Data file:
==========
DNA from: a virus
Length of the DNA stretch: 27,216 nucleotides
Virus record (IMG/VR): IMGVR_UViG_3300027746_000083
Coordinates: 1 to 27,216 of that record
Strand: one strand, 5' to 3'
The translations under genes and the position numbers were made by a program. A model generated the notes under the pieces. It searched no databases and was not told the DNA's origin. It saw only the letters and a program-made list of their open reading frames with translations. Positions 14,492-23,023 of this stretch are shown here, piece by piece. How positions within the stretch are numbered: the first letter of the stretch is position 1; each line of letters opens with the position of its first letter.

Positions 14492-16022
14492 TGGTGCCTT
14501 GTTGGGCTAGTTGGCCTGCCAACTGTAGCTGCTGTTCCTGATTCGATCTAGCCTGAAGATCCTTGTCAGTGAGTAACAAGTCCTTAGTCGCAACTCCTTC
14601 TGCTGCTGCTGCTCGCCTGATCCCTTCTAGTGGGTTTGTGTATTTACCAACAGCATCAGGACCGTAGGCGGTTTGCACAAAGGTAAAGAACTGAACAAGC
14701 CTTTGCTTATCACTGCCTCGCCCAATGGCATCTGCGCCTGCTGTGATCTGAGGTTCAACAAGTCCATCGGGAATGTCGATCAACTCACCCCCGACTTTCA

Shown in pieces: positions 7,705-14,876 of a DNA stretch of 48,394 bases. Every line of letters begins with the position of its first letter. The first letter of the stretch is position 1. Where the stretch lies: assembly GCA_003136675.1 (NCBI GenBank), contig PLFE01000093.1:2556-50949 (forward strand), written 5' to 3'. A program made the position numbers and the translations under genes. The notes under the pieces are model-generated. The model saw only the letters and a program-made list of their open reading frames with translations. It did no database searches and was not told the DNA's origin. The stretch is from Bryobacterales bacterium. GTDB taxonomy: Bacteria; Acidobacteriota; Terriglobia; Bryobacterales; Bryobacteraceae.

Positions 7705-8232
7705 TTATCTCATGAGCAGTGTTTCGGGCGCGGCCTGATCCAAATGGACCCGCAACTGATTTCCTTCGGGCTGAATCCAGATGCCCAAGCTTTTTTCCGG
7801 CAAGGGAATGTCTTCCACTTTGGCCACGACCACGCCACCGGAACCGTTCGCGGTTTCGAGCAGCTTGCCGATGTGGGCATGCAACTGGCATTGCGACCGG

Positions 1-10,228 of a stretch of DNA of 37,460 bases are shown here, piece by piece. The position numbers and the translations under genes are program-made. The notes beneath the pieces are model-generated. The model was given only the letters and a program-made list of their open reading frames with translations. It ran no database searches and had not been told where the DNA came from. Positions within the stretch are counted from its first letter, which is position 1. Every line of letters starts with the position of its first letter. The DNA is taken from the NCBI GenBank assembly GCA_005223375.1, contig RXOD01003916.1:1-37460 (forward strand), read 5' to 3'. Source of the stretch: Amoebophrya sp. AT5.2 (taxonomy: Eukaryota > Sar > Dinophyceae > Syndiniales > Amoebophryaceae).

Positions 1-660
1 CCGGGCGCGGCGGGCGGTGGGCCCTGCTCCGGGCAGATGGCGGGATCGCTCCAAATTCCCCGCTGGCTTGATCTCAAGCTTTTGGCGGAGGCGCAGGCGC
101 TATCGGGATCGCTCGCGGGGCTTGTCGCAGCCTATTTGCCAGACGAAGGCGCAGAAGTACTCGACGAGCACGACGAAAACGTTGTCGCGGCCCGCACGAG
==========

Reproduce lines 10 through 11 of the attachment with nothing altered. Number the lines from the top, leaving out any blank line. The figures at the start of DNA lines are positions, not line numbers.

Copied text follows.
14601 TGCTGCTGCTGCTCGCCTGATCCCTTCTAGTGGGTTTGTGTATTTACCAACAGCATCAGGACCGTAGGCGGTTTGCACAAAGGTAAAGAACTGAACAAGC
14701 CTTTGCTTATCACTGCCTCGCCCAATGGCATCTGCGCCTGCTGTGATCTGAGGTTCAACAAGTCCATCGGGAATGTCGATCAACTCACCCCCGACTTTCA